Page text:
September 21, 2019
by admin / Ad Astra

When Brad Pitt is on a panel with NASA officials, he’s the one with the questions.

“If we were going to make a trip to Mars, we would have to take off from the moon, because of the lack of gravity?” he hesitantly asked spacesuit engineer Lindsay Aitchison Monday afternoon, as part of a Washington Post Live event centered on Pitt’s latest film, “Ad Astra.” Joining them were the writer-director, James Gray; lunar scientist Sarah Noble; and panel moderator Ann Hornaday, chief film critic at The Post.

Aitchison’s affirmative response (“It’s helpful”), coupled with a distilled scientific explanation, was characteristic of much of her and Noble’s responses to Pitt’s earnest questions. He was soon outdone by an inquisitive Gray, who explained his granular knowledge of Neil Armstrong’s talk-show appearances by joking, “I don’t get out much.”

Gray’s commitment to portraying space with accuracy over allure is obvious throughout “Ad Astra.” The sci-fi thriller, set for a Friday release, takes place in the near future and centers on Maj. Roy McBride (Pitt), a skilled but emotionally worn astronaut recruited to determine and shut down the source of unbridled energy causing destructive power surges throughout the solar system. The source is believed to be near Neptune, which also happens to be the last known location of the Lima Project, a decades-old effort to discover extraterrestrial life commandeered by Roy’s father (Tommy Lee Jones).

Roy had long presumed his father to be dead, and the revelation that he might not be — and that the Lima Project might be causing the surges — leads Roy to embark on two journeys: the literal one to Neptune, and an equally harrowing exploration of solitude.

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September 21, 2019
by admin / BP Press

Brad Pitt has a great laugh: a sort of staccato, slow-rolling ah-huh-huh-huh that makes you think of surfers and cowboys and movie stars. He uses it more than once to excellent effect as Cliff Booth, the laconic stuntman-cum-sidekick who stumbles into the dark heart of the Manson family in Quentin Tarantino’s showbiz Babylon Once Upon a Time in Hollywood and not at all in the lonely-astronaut epic Ad Astra (out Sept. 20), though it often punctuates his conversation with EW about both those roles.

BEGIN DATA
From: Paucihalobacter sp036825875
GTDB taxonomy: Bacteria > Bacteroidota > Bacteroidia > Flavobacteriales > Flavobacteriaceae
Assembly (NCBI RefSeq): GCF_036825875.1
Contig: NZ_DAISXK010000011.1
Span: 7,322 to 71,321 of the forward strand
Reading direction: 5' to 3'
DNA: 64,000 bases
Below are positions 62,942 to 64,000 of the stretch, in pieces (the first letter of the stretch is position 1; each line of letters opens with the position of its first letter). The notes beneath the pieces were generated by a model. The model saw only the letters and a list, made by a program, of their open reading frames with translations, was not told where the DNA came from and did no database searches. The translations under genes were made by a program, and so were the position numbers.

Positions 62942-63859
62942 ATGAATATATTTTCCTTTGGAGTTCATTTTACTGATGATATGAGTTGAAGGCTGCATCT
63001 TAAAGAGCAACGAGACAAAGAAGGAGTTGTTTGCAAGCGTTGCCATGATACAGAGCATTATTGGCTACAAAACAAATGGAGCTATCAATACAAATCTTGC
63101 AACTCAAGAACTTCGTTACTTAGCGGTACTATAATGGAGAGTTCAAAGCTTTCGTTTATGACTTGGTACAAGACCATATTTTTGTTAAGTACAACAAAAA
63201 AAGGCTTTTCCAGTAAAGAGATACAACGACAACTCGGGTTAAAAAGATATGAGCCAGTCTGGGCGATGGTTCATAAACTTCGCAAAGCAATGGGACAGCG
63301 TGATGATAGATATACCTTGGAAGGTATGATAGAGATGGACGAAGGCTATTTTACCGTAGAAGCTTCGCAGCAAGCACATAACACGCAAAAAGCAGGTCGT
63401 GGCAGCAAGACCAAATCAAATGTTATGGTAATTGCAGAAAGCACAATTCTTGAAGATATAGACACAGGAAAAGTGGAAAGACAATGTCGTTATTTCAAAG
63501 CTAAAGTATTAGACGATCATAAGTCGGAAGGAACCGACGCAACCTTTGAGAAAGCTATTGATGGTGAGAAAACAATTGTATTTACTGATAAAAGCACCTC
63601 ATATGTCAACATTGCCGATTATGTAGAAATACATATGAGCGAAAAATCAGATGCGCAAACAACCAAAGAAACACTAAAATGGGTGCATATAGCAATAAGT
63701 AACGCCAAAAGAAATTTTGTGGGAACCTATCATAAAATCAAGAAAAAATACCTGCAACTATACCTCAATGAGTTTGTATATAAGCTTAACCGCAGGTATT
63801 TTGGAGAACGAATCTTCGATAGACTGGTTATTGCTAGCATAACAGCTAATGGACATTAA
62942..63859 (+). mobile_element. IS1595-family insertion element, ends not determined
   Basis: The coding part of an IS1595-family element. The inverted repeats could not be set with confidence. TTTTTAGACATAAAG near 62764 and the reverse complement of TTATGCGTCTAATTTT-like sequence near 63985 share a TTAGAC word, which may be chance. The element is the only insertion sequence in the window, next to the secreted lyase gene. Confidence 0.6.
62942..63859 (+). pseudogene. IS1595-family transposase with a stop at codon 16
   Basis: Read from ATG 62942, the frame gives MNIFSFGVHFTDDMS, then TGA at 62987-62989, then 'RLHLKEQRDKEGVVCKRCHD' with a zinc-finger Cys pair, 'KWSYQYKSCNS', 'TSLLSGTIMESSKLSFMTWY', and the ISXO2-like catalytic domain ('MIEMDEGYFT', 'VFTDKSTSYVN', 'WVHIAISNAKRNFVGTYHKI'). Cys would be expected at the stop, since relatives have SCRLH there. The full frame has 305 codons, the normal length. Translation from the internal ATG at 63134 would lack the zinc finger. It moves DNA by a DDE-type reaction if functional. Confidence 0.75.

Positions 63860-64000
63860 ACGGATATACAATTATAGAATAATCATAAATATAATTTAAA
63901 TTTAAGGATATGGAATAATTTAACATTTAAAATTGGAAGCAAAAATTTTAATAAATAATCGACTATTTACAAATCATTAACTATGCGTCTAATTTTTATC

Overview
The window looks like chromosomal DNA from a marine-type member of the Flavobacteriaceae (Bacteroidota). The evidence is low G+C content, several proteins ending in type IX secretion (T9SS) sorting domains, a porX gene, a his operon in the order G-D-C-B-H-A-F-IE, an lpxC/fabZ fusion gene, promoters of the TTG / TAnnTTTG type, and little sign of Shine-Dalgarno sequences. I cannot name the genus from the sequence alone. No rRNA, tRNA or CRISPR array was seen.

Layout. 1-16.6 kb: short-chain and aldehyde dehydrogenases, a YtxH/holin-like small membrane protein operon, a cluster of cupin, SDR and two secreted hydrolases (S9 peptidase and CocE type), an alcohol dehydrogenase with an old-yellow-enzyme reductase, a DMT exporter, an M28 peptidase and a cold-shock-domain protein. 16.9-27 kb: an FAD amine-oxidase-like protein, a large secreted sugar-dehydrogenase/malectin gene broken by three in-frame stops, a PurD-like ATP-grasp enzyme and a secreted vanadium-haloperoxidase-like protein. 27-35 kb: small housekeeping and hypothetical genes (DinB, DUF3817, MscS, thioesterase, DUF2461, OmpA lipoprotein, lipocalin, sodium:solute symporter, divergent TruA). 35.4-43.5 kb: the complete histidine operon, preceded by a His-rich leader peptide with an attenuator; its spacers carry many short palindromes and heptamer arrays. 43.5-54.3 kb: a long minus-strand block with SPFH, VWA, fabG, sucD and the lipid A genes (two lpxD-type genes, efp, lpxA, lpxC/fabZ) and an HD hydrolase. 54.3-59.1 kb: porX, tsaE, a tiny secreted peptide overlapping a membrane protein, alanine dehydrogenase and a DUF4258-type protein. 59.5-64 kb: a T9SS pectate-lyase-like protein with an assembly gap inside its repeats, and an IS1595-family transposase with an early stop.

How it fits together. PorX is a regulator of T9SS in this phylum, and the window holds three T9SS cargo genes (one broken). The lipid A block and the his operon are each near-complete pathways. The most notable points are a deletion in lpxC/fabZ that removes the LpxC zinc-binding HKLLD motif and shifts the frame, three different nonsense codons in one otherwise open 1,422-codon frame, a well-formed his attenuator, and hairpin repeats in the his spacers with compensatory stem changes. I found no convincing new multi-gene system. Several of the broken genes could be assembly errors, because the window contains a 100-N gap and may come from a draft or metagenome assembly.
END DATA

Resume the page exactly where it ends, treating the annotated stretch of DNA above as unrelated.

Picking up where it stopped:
To say that one of the world’s most beloved and best-known celebrities is having a moment 30-plus years into his career feels, at this point, pretty much indisputable. But don’t call it a comeback, or a Brad-aissance; several times over the course of a friendly, sometimes philosophical interview he’ll insist that his only goal is “putting stories out into the world” — which in 2019 means not just starring in a pair of films that may well end up dominating the coming awards season but also continuing to head up Plan B Entertainment, the boutique production company responsible for a vanguard slate of films, including Vice, Moonlight, Beautiful Boy, and 12 Years a Slave.

That laugh comes tumbling out again when he’s asked to find the thread between Hollywood’s Cliff, a sort of beach-boy Lebowski with a singular gift for sudden violence, and Ad Astra’s Maj. Roy McBride, an almost pathologically contained spaceman on a solo mission to Mars. “Well, Cliff is by far a much easier way to live, and certainly I would say what we’re all striving for,” he says, chuckling. “But to get to Cliff’s peace of mind and acceptance in the day, you’d probably have to go through Roy’s dilemma to get there.”

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September 21, 2019
by admin / BP Press

TOKYO: Even though he was dressed ruggedly from head to toe — his newspaper boy hat down to the worn out shoes — Brad Pitt couldn’t get any dreamier at age 55.

To be sure, his entrance was still grand even with such a regular look, driving home the fact that we were about to have a chat Hollywood’s undisputed golden boy.

Doing press for his new movie “Ad Astra,” which he co-produces with 20th Century Fox, what we loved about interviewing Brad is how his gorgeous looks equally match his wit. He is profound and sensible at the same time, not only when choosing his movie projects but in his overall outlook in life.

We were lucky because even if he was absolutely jet-lagged from flying all around the world, his mood was also a hundred percent playful and engaged.

From the one-on-one interview to the red carpet, he was just —well — golden indeed. In fact, he even called out our name during the premiere. “MJ!” You can imagine just how giddy we were!

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September 21, 2019
by admin / Ad Astra BP Media

September 21, 2019
by admin / BP Media

Fox 5’s entertainment reporter, Kevin McCarthy (@KevinMcCarthyTV) sat down with Brad Pitt to talk about Ad Astra, Fight Club, Once Upon a Time In Hollywood (briefly), David Fincher, Butch Cassidy and The Sundance Kid and more. – September 17, 2019.